So, Mr. Bush was exactly right.

If you’re a U.S. Citizen, approximately 43% of your income taxes go to pay for wars, past and present. And that’s before Uncle Sam is forced, kicking and screaming, into officially admitting PTSD is nearly universal in combat veterans, lasts a lifetime, and is expensive to treat. According to former IMF Chief Economist and Nobel Laureate Joseph Stiglitz, the two current "wars" will eventually cost U.S. taxpayers between four and six trillion dollars. That’s trillion. With a "T."

And don’t fret about the militaryindustrial budget. While Mr. Obama isn’t yet responsible for killing as many men, women and children as Mr. Bush — and hasn’t spent as much doing so, give him a chance — he’s not even two years into his presidency and he’s already sent at least 60,000 new U.S. troops into Afghanistan and has plans to escalate the U.S. presence in Pakistan, and the largely ignoredU.S. presence in Yemen too.

With these kinds of numbers — that 43% of your income tax spent for “wars” for example — maybe a bit of money invested in to stop them might be a good investment, not only for you, but for your kids, grand kids and the yet unborn. What do you say?


[1] The U.S. Government hasn’t been at war according to its Constitution since the end of World War II. That would require the U.S. House of Representatives to vote for war, which it hasn’t done. This means the so-called "wars" — the Korean "War," the Vietnam "War," The Iraq "Wars," the "War" in Afghanistan, etc. — must be something else. Or, since they insist on calling them "wars" anyway, unconstitutional. But as George W. Bush is reported to have claimed, "The constitution is just a damned piece of paper." So, who cares? return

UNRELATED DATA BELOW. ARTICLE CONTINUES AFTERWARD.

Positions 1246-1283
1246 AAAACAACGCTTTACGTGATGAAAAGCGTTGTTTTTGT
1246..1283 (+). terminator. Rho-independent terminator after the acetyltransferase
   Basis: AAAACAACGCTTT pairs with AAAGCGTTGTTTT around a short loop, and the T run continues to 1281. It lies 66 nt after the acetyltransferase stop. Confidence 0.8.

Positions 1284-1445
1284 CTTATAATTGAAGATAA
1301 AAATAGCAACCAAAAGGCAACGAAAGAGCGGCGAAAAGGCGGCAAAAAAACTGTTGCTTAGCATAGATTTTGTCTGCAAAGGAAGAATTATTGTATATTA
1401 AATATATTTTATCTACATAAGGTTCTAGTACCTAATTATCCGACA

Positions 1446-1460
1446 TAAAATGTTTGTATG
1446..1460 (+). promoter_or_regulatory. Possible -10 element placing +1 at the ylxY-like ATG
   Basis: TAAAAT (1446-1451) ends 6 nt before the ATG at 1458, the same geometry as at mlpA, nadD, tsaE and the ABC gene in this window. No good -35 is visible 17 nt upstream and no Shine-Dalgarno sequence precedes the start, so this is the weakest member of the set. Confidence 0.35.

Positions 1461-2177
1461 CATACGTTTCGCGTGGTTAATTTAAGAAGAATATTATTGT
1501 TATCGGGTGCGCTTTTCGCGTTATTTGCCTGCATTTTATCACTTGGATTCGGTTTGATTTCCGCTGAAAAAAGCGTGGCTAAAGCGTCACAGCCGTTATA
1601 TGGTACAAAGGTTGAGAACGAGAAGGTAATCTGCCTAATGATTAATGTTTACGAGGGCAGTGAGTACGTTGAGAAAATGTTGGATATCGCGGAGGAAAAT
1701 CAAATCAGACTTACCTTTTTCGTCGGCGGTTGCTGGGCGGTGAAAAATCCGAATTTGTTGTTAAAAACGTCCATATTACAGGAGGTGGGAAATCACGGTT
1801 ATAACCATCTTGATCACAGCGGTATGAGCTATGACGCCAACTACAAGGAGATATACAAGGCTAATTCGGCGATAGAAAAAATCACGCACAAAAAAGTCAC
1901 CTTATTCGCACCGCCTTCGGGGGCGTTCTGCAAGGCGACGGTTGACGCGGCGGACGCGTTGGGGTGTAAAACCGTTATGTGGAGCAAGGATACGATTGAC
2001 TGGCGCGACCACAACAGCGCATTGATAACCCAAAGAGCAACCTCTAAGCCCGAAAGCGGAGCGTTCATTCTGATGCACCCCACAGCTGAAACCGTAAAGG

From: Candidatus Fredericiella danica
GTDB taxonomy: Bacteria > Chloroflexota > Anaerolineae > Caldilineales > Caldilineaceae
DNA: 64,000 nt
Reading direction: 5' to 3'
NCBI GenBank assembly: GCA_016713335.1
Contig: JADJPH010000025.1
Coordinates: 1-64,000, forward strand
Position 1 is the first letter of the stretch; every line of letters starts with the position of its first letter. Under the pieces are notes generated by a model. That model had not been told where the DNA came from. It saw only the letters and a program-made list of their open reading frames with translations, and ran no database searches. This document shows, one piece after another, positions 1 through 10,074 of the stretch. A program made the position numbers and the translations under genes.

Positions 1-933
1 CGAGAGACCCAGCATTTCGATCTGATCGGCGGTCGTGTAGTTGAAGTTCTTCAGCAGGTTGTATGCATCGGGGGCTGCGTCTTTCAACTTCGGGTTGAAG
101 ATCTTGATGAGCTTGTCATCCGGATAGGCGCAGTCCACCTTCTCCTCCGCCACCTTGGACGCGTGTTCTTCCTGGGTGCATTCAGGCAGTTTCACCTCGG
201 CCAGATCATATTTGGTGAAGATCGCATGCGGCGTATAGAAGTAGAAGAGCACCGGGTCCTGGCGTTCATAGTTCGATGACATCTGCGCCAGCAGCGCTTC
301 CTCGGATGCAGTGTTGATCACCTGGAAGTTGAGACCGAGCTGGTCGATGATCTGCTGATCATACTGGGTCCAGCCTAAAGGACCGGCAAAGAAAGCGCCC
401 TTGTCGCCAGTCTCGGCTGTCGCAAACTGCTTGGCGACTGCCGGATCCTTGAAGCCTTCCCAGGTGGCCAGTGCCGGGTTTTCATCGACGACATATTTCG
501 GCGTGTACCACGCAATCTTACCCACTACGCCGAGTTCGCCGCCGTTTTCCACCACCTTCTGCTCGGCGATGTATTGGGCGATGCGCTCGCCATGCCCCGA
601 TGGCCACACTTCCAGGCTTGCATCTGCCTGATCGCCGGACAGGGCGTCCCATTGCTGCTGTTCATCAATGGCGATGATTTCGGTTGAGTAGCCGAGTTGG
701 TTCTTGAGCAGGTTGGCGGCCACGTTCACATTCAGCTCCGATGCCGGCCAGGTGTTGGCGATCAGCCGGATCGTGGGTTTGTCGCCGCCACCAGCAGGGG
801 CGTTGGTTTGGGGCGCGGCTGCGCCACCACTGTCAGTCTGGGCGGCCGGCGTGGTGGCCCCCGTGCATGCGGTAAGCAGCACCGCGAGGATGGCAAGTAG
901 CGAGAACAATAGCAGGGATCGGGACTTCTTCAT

ANOTHER U.S. washout?

The Obama Administration has been catching choreographed flack — from the militaryindustrialcongressional complex — ever since it announced a now wimped down withdraw from Afghanistan beginning no later than July, 2011:

Gen. James Conway: "In terms of the July 11 issue …In some ways, we think, right now, it’s probably giving our enemy sustenance. We think that he [Taliban fighters] may be saying to himself… ‘Hey, you know, we only have to hold out for so long.’" –Top US Marine: Withdrawal Deadline Boosting Taliban Morale

What the Taliban fighters are REALLY thinking:

"No amount of U.S. pressure would ever have stopped us."
U.S. Defense Secretary Robert McNamara, The Fog of War

"We were fighting for our independence and we would fight to the last man and we were determined to do so and no amount of bombing, no amount of U.S. pressure would ever have stopped us." –Vietnam Foreign Minister Thieu to Vietnam era U.S. Defense Secretary Robert McNamara, The Fog of War

The "ground truth" – – –

Col. Douglas Macgregor: "The entire COIN strategy [the COunterINsurgency strategy engineered by Petraeus and McCrystal] is a fraud perpetuated on the American people," says Douglas Macgregor, a retired colonel and leading critic of counterinsurgency who attended West Point with McChrystal. "The idea that we are going to spend a trillion dollars to reshape the culture of the Islamic world is utter nonsense." —The Runaway General, Stanley McChrystal By Michael Hastings, Rolling Stone, Jun 22, 2010 10:00 AM EDT

The only winner? Our Childrens’ Children’s War.